Wells for Uganda

Boy filling jerry can at his new well

In late 2010, we launched a new funding effort to help build wells in Uganda, working through The Water Trust America.

We're particularly excited about this parntership. The Water Trust is a respected development organization with an excellent track record. Their local teams are doing great work and we plan to learn a lot from them.

As in the other countries we work, the need of clean, safe water is widespread in Uganda. The good news is that in many places, there is ample groundwater that allows for hand-dug wells to be installed. Teams dig, sometimes quite literally by hand, to a depth of 50-100 feet, reinforcing the walls of the well along the way. Once a good amount of water is found, the well is capped and a hand pump is attached.

Once water is found, the team trains the local community on how to properly use their new well. They also spend time teaching the local community about proper sanitation and hygiene.

Join us. Get involved today and help change everything for a community in Uganda.

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A Unique Approach

How do you teach students and skeptical adults about the importance of washing hands, using a latrine, and keeping a clean kitchen? You could try to sit them all down and hold a lecture. That works sometimes. But what if you could hold everyone's attention and create a truly memorable event?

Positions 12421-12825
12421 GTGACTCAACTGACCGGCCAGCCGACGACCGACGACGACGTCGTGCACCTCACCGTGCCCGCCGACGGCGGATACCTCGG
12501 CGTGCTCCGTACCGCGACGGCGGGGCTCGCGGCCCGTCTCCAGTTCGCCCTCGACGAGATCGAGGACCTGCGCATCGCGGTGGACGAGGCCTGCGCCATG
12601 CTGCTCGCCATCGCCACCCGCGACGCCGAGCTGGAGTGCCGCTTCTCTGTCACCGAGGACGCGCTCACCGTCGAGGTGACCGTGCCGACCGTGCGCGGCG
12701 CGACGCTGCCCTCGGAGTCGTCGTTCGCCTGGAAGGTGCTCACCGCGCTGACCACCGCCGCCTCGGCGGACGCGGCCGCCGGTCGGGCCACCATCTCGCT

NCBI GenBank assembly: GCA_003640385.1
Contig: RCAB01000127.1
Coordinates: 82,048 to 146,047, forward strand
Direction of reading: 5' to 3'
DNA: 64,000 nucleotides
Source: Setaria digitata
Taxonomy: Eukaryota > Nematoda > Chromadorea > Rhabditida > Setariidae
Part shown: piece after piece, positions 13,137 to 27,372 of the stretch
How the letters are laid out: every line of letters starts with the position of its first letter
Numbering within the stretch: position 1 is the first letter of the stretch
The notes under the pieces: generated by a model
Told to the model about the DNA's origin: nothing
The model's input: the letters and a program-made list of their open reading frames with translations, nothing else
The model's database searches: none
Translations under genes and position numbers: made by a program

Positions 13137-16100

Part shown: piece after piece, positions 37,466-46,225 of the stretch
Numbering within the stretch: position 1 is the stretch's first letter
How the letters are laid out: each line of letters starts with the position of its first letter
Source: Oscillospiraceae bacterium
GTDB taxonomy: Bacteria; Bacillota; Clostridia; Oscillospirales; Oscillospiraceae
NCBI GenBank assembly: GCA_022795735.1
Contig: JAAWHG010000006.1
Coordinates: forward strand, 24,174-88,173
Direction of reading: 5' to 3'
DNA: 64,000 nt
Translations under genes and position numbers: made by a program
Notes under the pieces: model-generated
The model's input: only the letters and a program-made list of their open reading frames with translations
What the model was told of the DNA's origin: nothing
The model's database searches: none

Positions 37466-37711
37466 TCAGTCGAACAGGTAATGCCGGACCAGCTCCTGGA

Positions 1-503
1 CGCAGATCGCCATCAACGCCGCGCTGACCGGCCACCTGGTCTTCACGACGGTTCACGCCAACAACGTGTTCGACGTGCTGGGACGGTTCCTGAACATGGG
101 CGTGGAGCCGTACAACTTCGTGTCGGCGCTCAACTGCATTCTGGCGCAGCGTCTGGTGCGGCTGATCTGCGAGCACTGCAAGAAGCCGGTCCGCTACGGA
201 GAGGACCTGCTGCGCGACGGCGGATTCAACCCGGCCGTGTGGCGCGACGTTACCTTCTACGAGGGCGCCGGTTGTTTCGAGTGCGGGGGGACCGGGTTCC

Sanitation and Hygiene training in Uganda

That's what The Water Trust is doing with their travelling troupe of water and sanitation teachers. Through drama, comedy and song they "teach" through all the important points. Their audiences roar with laughter while learning important lessons. Remember the last time your son or daughter, brother or sister came home from a show or movie and recounted every single point, line for line? That's the point of this work. We're convinced these critcal lessons about good health will spread in the same way. We think it's one of the best examples of engaging with and teaching a community we've ever seen.

About The Water Trust

Children playing by their new well

The work in Uganda is managed by The Water Trust. The Water Trust partners with local non-governmental organizations to carry out development projects in the developing world. Three operating principals guide our approach: certainty of results, extreme transparency and low overhead.

Certainty of Results: In Masindi, we are working alongside a dedicated team of social and technical TWT team members, local NGOs - including our partner Busoga Trust, who has honed their approach over 20 years of WASH experience in the region - and the local government. This experience, together with the favorable geology of the region and stable political climate in Uganda, gives us confidence that our work has and will continue to have a profound impact on people's lives in Masindi.